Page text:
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Sierra Daily: April 2011
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16 posts from April 2011

Apr 18, 2011

Happy Fossil-Fuel Subsidy Day!

While you're sweating out the value of those old shoes you donated to Goodwill for your itemized deductions, spend a moment to consider that Exxon-Mobil, Chevron, Valero, and ConocoPhillips paid no federal taxes last year, and all received substantial refunds or rebates. But rebates are just the froth on the bubbly for Dirty Energy. Here's the ugly picture of how taxpayers subsidize the fossil-fuel industry, courtesy of the Environmental Law Institute:

GR_GraficFIN-web 
Yeah, you read that right: For the period from 2002 to 2008, Dirty Energy scarfed up $53.9 billion in tax breaks, with total federal subsidies totaling $70.2 billion.

Don't forget to postmark by midnight!

--Paul Rauber

Apr 15, 2011

Survive an Avalanche

In 2010's March/April issue of Sierra we published a "Survive" column about an extremely lucky backcountry skier who survived an avalanche by riding a big chunk of snow to safety. Since hoping for luck is a notoriously unreliable survival strategy, we recommended a few technical measures that might save your life in a similar situation--including a backpack-contained inflatable airbag. Today, via Adventure Journal, the entertaining blog by Sierra's gear guy, Steve Casimiro, comes this remarkable video of such an airbag in action. The video's pretty long but all the action is in the first couple of minutes. You don't actually see the airbag deploy, although you can see its shadow once skier Jeff Wyshynski comes to rest.

 

--Paul Rauber

 

 

 

 

Apr 11, 2011

Oh, Frack...

And you thought the biggest problem from the ever-popular method of retrieving natural gas from shale formations by hydraulic fracturing was water pollution? Cornell University researchers report that "fracking" produces more global warming per unit of energy than coal.

For more, go here

--Reed McManus

Distant Admirers

Copyright-brandon_cole-orca 
At long last, new rules from NOAA Fisheries have been issued to protect Puget Sound's famous but troubled orca population, profiled in Sierra by Thayer Walker in "Empty Sound." Starting next month, whale watchers on the Sound will have to stay twice as far away from the whales--200 yards, compared to the current 100-yard limit. Orcas are also troubled by water pollution and a shortage of their dish of choice, the Chinook salmon. Happily, West Coast salmon are experiencing a bumper year--great news for orcas and orca-watchers as well.

--Paul Rauber

Apr 06, 2011

A History of Clean Energy -- And Its Future

"The prairie is fairly alive with them." So reported the Kansas City Star of the thousands of windmills that dotted Kansas. Wind power had become the key to success on the Great Plains. That was in the 1800s.

Powering The Dream Clean energy is not exactly new. That's the argument of Alexis Madrigal in his book Powering the Dream: The History and Promise of Green Technology. Americans were experimenting with solar power as early as 1841, and wind power was a key to western expansion in the late 1800s.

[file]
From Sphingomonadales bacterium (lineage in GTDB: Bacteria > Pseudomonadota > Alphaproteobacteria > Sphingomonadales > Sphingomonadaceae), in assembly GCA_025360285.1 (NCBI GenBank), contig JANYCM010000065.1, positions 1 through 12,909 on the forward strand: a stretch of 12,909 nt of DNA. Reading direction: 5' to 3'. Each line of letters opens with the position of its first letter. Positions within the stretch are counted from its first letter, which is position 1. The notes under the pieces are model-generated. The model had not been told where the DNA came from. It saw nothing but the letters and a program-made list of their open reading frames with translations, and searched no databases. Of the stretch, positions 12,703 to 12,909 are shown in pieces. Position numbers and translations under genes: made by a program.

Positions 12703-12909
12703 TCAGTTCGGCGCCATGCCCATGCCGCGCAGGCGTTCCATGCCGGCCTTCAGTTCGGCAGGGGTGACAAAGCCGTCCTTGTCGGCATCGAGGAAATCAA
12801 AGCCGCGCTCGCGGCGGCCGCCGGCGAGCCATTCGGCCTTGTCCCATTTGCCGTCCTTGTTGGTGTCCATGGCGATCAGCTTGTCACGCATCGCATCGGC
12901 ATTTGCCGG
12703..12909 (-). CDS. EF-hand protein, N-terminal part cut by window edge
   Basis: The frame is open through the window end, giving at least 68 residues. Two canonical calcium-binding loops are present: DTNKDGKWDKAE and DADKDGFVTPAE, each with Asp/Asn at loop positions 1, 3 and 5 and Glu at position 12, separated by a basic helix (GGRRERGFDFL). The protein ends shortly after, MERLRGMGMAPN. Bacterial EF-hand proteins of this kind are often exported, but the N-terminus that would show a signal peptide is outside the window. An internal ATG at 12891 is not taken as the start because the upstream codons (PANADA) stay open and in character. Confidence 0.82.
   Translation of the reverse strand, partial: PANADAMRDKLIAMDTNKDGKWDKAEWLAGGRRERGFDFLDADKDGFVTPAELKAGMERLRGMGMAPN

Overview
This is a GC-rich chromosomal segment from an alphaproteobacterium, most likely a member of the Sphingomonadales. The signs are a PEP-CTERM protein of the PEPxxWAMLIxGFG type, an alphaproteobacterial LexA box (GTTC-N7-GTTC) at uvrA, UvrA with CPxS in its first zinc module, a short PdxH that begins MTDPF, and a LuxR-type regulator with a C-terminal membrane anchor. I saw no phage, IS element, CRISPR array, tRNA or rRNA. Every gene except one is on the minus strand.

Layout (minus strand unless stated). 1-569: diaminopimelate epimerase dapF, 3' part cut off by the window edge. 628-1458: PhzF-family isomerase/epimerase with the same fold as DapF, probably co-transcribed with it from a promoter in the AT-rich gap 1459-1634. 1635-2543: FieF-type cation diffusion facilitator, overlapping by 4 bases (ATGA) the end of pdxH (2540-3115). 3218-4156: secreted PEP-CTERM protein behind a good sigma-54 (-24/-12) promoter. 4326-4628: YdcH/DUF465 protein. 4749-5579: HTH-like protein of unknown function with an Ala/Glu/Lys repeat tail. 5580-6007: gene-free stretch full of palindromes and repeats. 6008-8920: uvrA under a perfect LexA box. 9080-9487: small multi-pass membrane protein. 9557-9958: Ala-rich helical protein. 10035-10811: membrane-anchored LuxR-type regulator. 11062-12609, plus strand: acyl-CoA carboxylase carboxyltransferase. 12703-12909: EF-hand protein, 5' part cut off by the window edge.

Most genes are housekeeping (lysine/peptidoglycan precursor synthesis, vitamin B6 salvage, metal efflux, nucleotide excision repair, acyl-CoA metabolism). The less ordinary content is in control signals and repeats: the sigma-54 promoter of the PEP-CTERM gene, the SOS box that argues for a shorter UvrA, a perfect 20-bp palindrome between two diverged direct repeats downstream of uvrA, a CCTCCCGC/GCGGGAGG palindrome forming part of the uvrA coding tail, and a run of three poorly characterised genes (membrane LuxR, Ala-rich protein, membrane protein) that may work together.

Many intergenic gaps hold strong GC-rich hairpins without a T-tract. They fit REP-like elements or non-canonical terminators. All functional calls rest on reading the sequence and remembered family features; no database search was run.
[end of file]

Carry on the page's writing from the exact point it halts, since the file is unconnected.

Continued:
Madrigal's main aim in writing his history is to show the "uncertainties and triumphs of innovation, the mysterious process by which ideas are made into product." Such a history is much needed, since the average American knows little about our energy history -- and that lack of knowledge results in many assuming that we've been using oil and coal simply because they were the best products at the time. Madrigal reminds us that "random events have major impacts [on energy development] and people take bad paths." By studying the mistakes of the past, we can better forge a clean-energy future.

Although most of his book is focused on this fascinating "unknown" history, Madrigal ends his story by looking at one of the most important debates in the environmental movement today: solar development in the Mojave.

Continue reading "A History of Clean Energy -- And Its Future" »

Apr 04, 2011

Caught "Red" Handed on Amtrak

Sstrelnikovs_train_02


Back in February, fussy conservative columnist George Will opined that "the real reason for progressives’ passion for trains is their goal of diminishing Americans’ individualism in order to make them more amenable to collectivism."

On Sunday, eagle-eyed liberal columnist Paul Krugman blogged: "It is my civic duty to report that yesterday, as I got off Amtrak 161 from Trenton to Washington — having spent 2 1/2 hours being made more amenable to collectivism, not to mention finishing another chapter for 3rd edition — I saw George Will leaving the business class car."

Meanwhile, the Philadelphia Inquirer reports that "Amtrak is seeking $1.3 billion in federal funds for major improvements to the heavily traveled Northeast rail corridor, including $450 million to make Philadelphia-to-New-York trains the fastest in the country." The move was prompted by Florida Republican Governor Rick Scott's decision in February to reject federal money for high-speed rail in the Sunshine State.

To the bar car for a Stoli, comrades!

--Reed McManus


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